Maturity offset, the time before or after PHV, was predicted for each player with sex-specific equations developed on Canadian and Belgian youth [11]. The equations included interaction terms for estimated leg length and sitting height, CA and estimated leg length and CA and sitting height, and the weight by height ratio. CA minus maturity offset provided a predicted age at PHV which was used to classify each player as late, average, or early maturing relative to the estimated mean ages at PHV for the boys (13.8 years) and girls (12.0 years) upon whom the prediction equations were developed [2, 11]. A band of ± 1.0 year of the respective means was used to define average or on-time maturity status, 12.8 to 14.8 years in boys and 11.0 to 13.0 years in girls. The band of ± 1.0 year to define average maturity status approximated standard deviations for estimated ages at PHV in longitudinal studies [2]. Accordingly, a predicted age at PHV later than 14.8 years and earlier than 12.8 years classified boys as late and early maturing, respectively, while a predicted age at PHV later than 13.0 years and less than 11.0 years classified girls as late and early, respectively.

Young adult height was predicted with sex-specific equations developed on participants in the Fels Longitudinal Study [14]. The protocol required CA, height, and weight of the player and midparent height, the average of maternal and paternal heights [24]. The biological parents of each player reported their respective heights which were subsequently adjusted for overestimation [25]. The height of each player was then expressed as a percentage of his/her predicted adult height to provide an estimate of maturity status at the time of observation [15]. The percentage of predicted adult height for each player was converted to a z-score based on age- and sex-specific reference values for the longitudinal Berkeley Guidance Study of the University of California [26], as in other studies using the protocol with youth athletes [5, 9, 16, 17, 19, 27]. A z-score between − 1.0 and + 1.0 classified the player as average or on time in maturity status, and a z-score < − 1.0 classified the player as late, while a z-score > + 1.0 classified the player as early maturing [19].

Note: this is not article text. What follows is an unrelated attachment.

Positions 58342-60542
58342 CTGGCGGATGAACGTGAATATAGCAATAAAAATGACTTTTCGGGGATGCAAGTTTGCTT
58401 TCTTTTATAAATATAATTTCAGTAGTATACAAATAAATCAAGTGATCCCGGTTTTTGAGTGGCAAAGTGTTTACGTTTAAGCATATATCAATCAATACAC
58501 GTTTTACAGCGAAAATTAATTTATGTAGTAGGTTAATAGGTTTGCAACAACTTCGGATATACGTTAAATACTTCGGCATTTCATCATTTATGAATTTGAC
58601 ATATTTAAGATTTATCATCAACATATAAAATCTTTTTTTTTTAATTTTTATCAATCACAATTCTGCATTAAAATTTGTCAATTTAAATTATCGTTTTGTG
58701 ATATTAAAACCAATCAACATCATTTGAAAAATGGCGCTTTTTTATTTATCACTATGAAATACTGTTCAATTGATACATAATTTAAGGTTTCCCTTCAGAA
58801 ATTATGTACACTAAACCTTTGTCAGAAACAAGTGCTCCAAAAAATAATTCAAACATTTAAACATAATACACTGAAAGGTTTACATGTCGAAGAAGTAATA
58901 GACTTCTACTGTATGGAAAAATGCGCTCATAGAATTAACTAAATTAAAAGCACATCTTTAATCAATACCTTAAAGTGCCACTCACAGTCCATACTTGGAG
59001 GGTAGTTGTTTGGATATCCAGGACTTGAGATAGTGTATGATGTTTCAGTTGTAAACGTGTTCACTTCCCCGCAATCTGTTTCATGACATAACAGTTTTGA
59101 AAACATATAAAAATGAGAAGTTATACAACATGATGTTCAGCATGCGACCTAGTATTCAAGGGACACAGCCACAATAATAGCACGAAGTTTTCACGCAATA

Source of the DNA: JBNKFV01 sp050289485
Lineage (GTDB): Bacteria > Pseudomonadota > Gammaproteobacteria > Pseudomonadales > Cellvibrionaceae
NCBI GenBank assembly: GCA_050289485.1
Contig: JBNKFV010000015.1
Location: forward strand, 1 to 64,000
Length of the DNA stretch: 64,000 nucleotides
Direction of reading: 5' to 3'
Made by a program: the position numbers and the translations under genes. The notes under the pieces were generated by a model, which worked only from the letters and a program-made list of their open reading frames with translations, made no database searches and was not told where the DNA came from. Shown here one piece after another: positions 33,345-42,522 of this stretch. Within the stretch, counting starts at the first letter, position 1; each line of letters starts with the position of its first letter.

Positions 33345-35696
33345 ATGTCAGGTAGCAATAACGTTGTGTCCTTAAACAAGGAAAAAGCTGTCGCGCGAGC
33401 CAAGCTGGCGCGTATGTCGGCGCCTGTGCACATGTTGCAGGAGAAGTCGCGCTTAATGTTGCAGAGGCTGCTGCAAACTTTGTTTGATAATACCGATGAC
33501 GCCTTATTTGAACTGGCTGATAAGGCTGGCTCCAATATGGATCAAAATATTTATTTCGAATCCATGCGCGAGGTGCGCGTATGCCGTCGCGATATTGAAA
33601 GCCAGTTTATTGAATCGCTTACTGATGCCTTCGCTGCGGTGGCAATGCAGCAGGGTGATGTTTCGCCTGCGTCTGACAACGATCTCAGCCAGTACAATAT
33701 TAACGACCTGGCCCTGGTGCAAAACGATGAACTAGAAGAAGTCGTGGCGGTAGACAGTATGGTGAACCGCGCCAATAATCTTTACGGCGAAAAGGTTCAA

Descriptive statistics (means and standard deviations) and cross-tabulations of maturity status classifications based on SA and the two prediction methods were calculated. As in the study of youth soccer players [19], concordance was assessed using percentage agreement and Cohen’s kappa [19, 28]; Spearman’s rank order correlations were also calculated. All analyses were performed using SPSS Statistics version 22.0 [29]. In addition, scatter plots of SA-CA differences and the z-scores for the percentage of predicted adult height and of SA-CA differences and the differences of predicted age at PHV and the sex-specific reference means were prepared. Of note, for both SA-CA and z-scores for the percentage of predicted adult height, differences of greater than − 1.0 and + 1.0 indicated late and early maturity status, respectively. In contrast, a negative score for the difference of predicted age at PHV minus the reference indicated early maturity status, and a positive score indicated late maturity status. As such, the y-axis was inverted for consistency with SA-CA differences.